I very recently attended a Learning Loop event delivered by Krystyna Gadd (I’d highly recommend it) and it’s really made me think about something in particular…
What’s different about how we learn as adults compared to when we were nippers? Is there anything different?
I’ve pondered this for years. And particularly so after observing a family member’s experience of taking on a Higher Education course.This family member (let’s call her Audrey to protect the innocent), at the time was taking on the daunting mission of doing a degree level course to further her career, as well as holding down a very demanding full time role and running a household with accompanying kids and other trimmings.
Now Audrey, I’m sure she won’t mind me saying, isn’t your naturally academic type. I say this with all due respect, as I am also not the type to take to that ‘study’ thing easily. This doesn’t mean we’re not good at it, but perhaps we’re both more inclined to learn from experience and real life. And therein lies the point. Which we’ll come back to in a mo…..
Back to Audrey’s experience. She’s at University doing all the expected stuff; attending lectures, writing assignments, reading books, endlessly regurgitating references, quotes, theories, models… All pretty one-dimensional if you ask me. Then to add to this ‘flat’ way of studying, there seemed to be little in the way of learning support. On asking a tutor to clarify an element on a task, the response she got was in the realms of, “Well if you don’t know the answer to that yourself, then you shouldn’t be here”.
I was suitably outraged; raving on about how a learning/teaching professional should know better. How the fact that the learners are adults shouldn’t mean that their experience shouldn’t be enjoyable and multi-faceted. I found it very hard to swallow.
So ever since, it’s made me think; Why don’t we apply the same principles with adult learning as we do with children’s learning? Do our brains really change so much that we suddenly become more comfortable with theory and reading and tell, tell, tell as opposed to playing, testing, multi-sensory experiencing?
The answer, it seems, is both yes and no. Cue, Krys’s Learning Loop……Enter Andragogy and Pedagogy. No, these are not characters in Welsh mythology. Simply put, Andragogy is about the principles of adult learning and Pedagogy is about kids’ learning.There IS a difference between how we learn as adults versus kids.
Here’s very briefly why(from Malcolm Knowles Andragogy)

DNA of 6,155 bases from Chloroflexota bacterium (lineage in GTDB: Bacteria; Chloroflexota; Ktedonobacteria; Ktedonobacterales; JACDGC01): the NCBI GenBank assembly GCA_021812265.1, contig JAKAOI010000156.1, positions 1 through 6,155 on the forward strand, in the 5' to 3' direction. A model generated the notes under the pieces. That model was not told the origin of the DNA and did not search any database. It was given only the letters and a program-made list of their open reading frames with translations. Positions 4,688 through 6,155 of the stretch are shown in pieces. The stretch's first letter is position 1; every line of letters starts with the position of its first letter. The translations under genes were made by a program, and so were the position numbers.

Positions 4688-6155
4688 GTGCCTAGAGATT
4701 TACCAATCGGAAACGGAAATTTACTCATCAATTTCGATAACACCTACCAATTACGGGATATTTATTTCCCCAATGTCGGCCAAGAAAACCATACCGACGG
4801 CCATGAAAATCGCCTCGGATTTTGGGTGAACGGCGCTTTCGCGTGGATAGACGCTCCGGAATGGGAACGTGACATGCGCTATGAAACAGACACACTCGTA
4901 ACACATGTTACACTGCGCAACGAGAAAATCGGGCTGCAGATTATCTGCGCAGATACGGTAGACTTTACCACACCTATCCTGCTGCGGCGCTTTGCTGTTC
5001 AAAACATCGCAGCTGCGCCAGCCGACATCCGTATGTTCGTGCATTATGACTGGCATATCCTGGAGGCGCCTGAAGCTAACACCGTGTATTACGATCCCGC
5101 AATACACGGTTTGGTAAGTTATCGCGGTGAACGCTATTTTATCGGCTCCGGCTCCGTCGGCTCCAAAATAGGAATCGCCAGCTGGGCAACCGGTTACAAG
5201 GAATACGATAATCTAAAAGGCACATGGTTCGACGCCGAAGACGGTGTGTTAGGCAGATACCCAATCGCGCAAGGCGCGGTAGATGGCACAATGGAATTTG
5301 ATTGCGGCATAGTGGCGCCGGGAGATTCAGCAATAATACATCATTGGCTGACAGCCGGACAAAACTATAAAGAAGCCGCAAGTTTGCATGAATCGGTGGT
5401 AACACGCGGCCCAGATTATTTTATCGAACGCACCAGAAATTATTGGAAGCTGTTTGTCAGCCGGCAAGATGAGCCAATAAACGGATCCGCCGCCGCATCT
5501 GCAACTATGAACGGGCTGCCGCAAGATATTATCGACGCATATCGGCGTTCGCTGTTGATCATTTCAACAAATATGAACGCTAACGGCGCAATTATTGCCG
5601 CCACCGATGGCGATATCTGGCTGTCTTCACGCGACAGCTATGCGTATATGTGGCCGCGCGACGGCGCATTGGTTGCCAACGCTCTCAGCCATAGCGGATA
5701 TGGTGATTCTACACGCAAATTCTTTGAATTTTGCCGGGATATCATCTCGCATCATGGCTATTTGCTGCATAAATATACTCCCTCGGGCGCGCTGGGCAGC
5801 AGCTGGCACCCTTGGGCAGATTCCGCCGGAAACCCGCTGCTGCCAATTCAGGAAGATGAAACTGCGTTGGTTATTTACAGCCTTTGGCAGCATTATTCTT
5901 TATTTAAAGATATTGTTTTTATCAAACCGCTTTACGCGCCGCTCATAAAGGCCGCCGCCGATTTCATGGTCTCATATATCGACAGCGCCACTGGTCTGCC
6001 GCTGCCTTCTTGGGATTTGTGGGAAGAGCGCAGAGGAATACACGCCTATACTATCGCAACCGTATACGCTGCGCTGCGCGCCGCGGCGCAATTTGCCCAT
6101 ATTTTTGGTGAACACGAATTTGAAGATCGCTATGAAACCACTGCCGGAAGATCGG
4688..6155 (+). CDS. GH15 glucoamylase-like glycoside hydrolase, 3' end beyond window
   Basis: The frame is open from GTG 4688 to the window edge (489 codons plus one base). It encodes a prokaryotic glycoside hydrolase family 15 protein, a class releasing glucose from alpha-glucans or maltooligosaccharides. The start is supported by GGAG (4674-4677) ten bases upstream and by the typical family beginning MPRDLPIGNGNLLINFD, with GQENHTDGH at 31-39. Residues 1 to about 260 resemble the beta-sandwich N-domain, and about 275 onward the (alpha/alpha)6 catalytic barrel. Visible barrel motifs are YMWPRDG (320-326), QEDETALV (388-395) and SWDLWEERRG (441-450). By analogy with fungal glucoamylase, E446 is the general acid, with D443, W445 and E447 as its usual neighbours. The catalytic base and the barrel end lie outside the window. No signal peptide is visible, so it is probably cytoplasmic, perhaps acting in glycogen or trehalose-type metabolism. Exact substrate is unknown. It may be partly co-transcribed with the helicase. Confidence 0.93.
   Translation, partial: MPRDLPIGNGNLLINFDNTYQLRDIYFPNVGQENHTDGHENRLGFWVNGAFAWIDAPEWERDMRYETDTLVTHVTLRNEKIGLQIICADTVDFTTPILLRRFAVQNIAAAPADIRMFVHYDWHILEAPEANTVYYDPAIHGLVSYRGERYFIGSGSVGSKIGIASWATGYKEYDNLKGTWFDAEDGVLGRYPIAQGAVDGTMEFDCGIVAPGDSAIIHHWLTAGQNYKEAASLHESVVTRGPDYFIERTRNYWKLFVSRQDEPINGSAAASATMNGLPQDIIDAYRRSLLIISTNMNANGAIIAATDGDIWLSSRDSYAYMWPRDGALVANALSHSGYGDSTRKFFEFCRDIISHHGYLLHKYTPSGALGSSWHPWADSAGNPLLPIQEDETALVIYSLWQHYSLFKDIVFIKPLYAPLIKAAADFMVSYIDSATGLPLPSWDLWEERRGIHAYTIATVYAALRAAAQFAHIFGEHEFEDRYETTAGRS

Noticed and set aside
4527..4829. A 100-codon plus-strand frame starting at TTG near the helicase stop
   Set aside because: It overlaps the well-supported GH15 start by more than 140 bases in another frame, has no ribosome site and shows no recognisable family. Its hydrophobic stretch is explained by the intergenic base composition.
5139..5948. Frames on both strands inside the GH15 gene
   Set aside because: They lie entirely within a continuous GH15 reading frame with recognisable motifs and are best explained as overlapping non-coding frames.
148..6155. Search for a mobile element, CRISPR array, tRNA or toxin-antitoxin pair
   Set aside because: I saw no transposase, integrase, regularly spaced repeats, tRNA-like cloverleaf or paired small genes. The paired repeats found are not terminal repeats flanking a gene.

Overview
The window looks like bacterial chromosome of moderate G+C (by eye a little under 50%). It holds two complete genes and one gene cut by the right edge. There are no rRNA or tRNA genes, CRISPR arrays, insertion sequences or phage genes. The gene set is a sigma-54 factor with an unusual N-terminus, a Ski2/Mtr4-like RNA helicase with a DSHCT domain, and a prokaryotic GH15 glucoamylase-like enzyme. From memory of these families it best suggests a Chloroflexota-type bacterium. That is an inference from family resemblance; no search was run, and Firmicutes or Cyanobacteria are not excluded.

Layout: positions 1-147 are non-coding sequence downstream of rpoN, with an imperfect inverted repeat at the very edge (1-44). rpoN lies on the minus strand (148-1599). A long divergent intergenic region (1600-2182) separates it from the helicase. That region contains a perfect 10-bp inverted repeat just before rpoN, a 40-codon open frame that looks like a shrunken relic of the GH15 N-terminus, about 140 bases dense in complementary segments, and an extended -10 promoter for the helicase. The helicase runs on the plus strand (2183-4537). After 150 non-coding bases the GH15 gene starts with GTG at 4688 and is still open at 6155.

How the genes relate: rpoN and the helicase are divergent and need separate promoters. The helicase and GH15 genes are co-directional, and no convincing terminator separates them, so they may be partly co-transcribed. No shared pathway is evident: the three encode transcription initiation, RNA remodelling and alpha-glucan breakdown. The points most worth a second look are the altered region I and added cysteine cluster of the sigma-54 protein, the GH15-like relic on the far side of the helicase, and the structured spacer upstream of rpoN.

- Adults are more self-directed and self-evaluating and also able to assess progress or learning gaps
- As we age, we naturally acquire experience which we tap into as a resource when learning
- Adults learn in context of what’s real to them and rationalise or judge the learning based on that reality
We encourage children to play in order to learn. Isn’t there something in that when we consider adult learning?I’m not saying we all need to start kicking around in sandpits, getting play-doh in our hair or raiding the dressing up box (although that all sounds pretty fun to me). For me, this is exactly where Accelerated Learning comes in. Done well, it gives us the opportunity to enrich the learning experience. To test and play around with things. To put them in context of our reality. To hear, see and feel the learning.
One of the 5 Secrets that Krystyna reveals in her Learning Loop is to be a FACILITATOR as opposed to a traditional TRAINER. For me this really resonates. Facilitating learning is very different from being someone who’s just imparting knowledge. It’s about providing an interactive, brain-friendly, varied environment where people are able discover and create learning. I’ve always seen my role as giving people the best, most appealing opportunity possible to learn and stretch themselves. That means learners can then choose how much they’d like to put in, and therefore gain from the experience.
And that is exactly why Accelerated Learning is so effective. It seeks to make the experience valuable, high impact and lasting. It enables us to create the learning for ourselves in a way that MEANS something to us and that we can APPLY.